The story of the African-American experience in Maryland is the story of America. From the founding of the colony, through the horrors of slavery and the heroism of the Underground Railroad, to the Jazz Age and the thriving contributions to the sciences, arts and culture of today: the Maryland African-American story is one of perseverance, courage and triumph.
Honor the life of a true American Hero along the Harriet Tubman Underground Railroad Byway. In Baltimore, meet icons of American history like the legendary abolitionist Frederick Douglas and revolutionary musicians like Eubie Blake, Billie Holiday, Chick Webb and Cab Calloway through the National Great Blacks in Wax Museum, Reginald F. Lewis Museum of African American History and Culture, the Eubie Blake National Jazz Institute and the Frederick Douglass-Isaac Myers Maritime Park. And in Rockville, witness the courage of the famed Underground Railroad conductor and inspiration for Uncle Tom’s Cabin at Josiah Henson Park.
1 Travel the Harriet Tubman Underground Railroad Byway
With over 30 sites to see along this incredible byway, you’re going to need a map! Get one at the Dorchester County Visitor Center in the waterfront town of Cambridge, which also offers guides and an exhibit about Tubman’s life. This year, Maryland is honoring the legacy of one of America’s greatest heroes, Harriet Tubman, with the opening of a new state park. The Harriet Tubman Underground Railroad Visitor Center, opening March 11, offers a stirring look into the life and legacy of a woman who risked all in the name of freedom. Explore the new park and journey along the Harriet Tubman Underground Railroad, and truly touch history.
2 Frederick Douglas - Isaac Myers Maritime Park, Baltimore
This waterfront museum in Baltimore’s Fells Point neighborhood showcases the lives of Maryland natives Frederick Douglass and Isaac Myers, important contributors in African-American maritime history. Through a self-guided tour you’ll learn about Douglass’s time working on the docks as an enslaved child before escaping to freedom in New York, and about Myers, a free-born African-American labor leader and one of the founders of the Chesapeake Marine Railway and Dry Dock Company.
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1417 Thames Street
Baltimore, MD 21231
3 Celebrate Black History Month at Josiah Henson Park, North Bethesda
One of the most famous conductors of the Underground Railroad, Reverend Josiah Henson’s work establishing a community for fugitive slaves inspired Harriet Beecher Stowe’s ground-breaking book Uncle Tom’s Cabin. Visit the site where Henson risked his life for others before eventually escaping to Canada and his own freedom. A special weekend will feature free guided tours, the Time Team America documentary - “The Search For Josiah Henson” and a Spoken Word Poetry event.
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11420 Old Georgetown Road
Rockville, MD 20852
4 Oakley Cabin African American Museum and Park, Olney
Now a living-history museum, this two-acre tract of land served as the center of an African-American roadside community from 1880-1920. Today, furnishings depict the various stages of its history, and artifacts that were excavated onsite are also on display.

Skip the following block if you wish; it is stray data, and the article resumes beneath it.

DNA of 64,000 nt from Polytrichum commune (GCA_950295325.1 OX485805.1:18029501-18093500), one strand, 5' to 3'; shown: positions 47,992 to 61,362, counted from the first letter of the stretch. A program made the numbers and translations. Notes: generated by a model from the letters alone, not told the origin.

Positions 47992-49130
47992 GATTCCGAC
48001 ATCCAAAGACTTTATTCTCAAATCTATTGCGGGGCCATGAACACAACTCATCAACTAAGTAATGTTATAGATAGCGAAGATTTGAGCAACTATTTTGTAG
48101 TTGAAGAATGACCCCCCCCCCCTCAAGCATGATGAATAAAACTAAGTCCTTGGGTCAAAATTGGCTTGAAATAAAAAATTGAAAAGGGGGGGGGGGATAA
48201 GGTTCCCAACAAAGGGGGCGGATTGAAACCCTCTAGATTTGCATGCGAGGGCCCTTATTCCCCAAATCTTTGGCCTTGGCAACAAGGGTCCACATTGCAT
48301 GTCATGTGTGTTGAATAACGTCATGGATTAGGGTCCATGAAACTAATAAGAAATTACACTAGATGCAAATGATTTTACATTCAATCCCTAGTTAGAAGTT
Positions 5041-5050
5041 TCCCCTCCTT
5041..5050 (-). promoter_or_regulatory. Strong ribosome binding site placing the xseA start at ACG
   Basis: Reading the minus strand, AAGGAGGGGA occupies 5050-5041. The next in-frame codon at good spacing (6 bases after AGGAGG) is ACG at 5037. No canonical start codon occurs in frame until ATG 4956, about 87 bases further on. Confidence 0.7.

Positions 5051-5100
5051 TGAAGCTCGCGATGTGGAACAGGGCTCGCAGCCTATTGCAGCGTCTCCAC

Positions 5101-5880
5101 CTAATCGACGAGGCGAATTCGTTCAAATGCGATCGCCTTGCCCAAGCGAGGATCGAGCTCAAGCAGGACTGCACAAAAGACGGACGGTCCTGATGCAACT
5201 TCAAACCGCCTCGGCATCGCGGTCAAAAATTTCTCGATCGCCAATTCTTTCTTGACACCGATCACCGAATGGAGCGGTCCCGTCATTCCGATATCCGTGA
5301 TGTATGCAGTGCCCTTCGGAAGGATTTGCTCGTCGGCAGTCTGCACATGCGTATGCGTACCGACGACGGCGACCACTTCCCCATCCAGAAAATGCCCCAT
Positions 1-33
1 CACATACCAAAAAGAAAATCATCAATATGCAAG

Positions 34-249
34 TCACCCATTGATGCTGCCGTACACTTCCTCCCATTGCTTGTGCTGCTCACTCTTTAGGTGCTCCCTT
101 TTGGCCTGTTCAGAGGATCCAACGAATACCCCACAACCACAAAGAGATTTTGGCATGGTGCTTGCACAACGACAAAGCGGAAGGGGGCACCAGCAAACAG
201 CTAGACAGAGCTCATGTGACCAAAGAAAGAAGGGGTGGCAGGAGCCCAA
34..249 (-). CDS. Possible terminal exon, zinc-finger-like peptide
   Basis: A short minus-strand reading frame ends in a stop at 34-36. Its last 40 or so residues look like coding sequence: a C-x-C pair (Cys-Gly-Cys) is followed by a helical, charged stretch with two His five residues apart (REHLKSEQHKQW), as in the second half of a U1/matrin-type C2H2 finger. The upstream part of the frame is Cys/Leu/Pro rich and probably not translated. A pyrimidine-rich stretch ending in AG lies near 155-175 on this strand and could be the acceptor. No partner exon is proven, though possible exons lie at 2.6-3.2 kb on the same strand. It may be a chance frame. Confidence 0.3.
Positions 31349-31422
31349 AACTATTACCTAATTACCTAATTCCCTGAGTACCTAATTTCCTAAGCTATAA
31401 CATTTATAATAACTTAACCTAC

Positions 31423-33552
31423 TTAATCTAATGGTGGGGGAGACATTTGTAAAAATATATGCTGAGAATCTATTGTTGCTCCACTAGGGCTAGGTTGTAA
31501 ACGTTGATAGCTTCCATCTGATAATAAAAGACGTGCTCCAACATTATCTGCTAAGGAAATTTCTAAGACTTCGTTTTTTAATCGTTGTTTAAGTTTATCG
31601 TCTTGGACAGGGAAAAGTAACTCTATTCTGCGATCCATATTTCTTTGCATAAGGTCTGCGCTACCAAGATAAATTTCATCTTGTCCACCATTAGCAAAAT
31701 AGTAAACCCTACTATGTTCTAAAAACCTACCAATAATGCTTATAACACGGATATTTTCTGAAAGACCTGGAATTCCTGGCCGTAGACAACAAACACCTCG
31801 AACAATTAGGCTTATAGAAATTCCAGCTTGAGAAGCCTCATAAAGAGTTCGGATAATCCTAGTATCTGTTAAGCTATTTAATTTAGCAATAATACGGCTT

More about Oakley Cabin African American Museum and Park
3610 Brookeville Road
Olney, MD 20832
5 African Americans: Science & Nature with Benjamin Banneker
The Benjamin Banneker Historical Park & Museum features programs all month long that highlight the accomplishments of African Americans scientists. Programs include Astronomy, a Full Moon Campfire, the exploration of historic "food ways" and on Feb. 25th, a special program on Banneker and Solar Eclipses: 2017 and 1791.
More about Benjamin Banneker Historical Park & Museum
History & Heritage
300 Oella Ave
Oella, MD 21228
6 The National Great Blacks in Wax Museum
The unique artistry of master wax carvers brings more than 150 life-size wax figures to life in this unique museum. Detailing the African American experience from ancient Africa to today, the National Great Blacks in Wax Museum is a national treasure.
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1601-03 E North Ave
Baltimore, MD 21213
7 Black History Month Lecture
February 17, 2017
Please join the Banneker-Douglass Museum as we celebrate Black History Month! We will be introducing a new lecture series entitled "Black History Speaks". Our first guest lecturer will be Dr. Celeste-Marie Bernier as she presents her lecture “Struggles for Liberty:” The Lives, Loves, and Letters of Frederick Douglass and His Family. Taking root out of my decades of research, this talk will shed light, for the first time, on the original, unpublished - and even in some case believed to be non-existent - letters, speeches, and essays, and writings authored not only by Frederick Douglass himself but by his daughters and sons: Rosetta Douglass-Sprague, Charles Douglass, Lewis Henry Douglass, Frederick Douglass Jr and Annie Douglass. While the fight for freedom fought by the father is known far and wide, the "struggles for liberty" endured by Douglass's own family members has yet to be told. More revealingly still, the Frederick Douglass that emerges from the pages of his own sons' and daughters' writings is a very different Frederick Douglass and one we have all "yet to meet."